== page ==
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Mailbag: Fixing FFEL Issues with Public Service Loan Forgiveness (PSLF)

FFEL student loans can be a major hurdle for borrowers trying to qualify for Public Service Loan Forgiveness.

Written By: Michael P. Lux, Esq.

Last Updated:

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Mailbag: Fixing FFEL Issues with Public Service Loan Forgiveness (PSLF)

FFEL student loans can be a major hurdle for borrowers trying to qualify for Public Service Loan Forgiveness.

Written By: Michael P. Lux, Esq.

Last Updated:

Affiliate Disclosure and Integrity Pledge

Though discontinued, FFEL loans continue to cause significant issues for federal student loan borrowers seeking Public Service Loan Forgiveness (PSLF).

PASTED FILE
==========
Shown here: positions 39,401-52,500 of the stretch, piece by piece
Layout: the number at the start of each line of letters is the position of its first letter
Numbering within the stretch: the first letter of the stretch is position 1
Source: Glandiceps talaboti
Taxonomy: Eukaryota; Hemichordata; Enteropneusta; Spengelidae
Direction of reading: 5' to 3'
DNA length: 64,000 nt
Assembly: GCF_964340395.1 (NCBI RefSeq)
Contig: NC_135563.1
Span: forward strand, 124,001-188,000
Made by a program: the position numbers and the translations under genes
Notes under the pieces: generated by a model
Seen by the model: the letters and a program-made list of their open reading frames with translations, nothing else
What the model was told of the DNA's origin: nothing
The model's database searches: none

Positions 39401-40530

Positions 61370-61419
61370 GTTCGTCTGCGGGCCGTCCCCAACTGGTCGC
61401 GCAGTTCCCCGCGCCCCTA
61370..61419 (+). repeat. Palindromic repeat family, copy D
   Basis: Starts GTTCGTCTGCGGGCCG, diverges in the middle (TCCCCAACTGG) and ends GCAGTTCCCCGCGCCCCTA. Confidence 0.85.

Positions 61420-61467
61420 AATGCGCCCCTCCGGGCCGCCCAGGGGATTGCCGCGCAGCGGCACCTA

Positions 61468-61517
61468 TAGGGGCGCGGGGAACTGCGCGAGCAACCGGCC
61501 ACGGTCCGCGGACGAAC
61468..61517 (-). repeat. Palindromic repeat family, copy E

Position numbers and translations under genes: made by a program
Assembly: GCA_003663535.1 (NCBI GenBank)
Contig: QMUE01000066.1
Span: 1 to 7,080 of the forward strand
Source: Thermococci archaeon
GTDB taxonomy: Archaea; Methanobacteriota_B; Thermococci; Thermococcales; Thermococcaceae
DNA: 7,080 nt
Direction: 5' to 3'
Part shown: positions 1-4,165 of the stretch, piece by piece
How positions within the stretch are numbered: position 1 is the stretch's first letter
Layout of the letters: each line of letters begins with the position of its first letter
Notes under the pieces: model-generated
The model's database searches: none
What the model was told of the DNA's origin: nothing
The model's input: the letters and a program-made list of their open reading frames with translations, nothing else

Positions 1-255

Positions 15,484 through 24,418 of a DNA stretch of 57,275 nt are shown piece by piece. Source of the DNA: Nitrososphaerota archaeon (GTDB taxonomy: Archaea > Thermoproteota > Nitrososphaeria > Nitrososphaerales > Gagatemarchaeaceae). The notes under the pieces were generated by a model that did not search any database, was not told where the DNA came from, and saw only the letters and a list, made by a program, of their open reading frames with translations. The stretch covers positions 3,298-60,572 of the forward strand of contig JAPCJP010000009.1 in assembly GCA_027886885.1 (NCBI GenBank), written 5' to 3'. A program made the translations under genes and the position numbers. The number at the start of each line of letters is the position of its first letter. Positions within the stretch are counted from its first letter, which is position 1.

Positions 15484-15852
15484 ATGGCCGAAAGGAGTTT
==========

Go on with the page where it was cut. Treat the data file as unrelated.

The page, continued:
Federal Family Education Loan (FFEL) program loans not federally held are not eligible for PSLF. However, borrowers can convert them into eligible loans through Federal Direct Consolidation.

Unfortunately, this fix restarts the clock on student loan forgiveness.

Recent legislation attempted to resolve some of the issues with PSLF, but the FFEL problems remain. Many borrowers are hoping for a fix, but unsure of how to proceed with their student loan planning.

Reader Question: Should I Restart the PSLF Forgiveness Clock by Consolidating FFEL Loans?

The dilemma many public service workers face from FFEL loans is complicated. A recent reader email shows this challenge: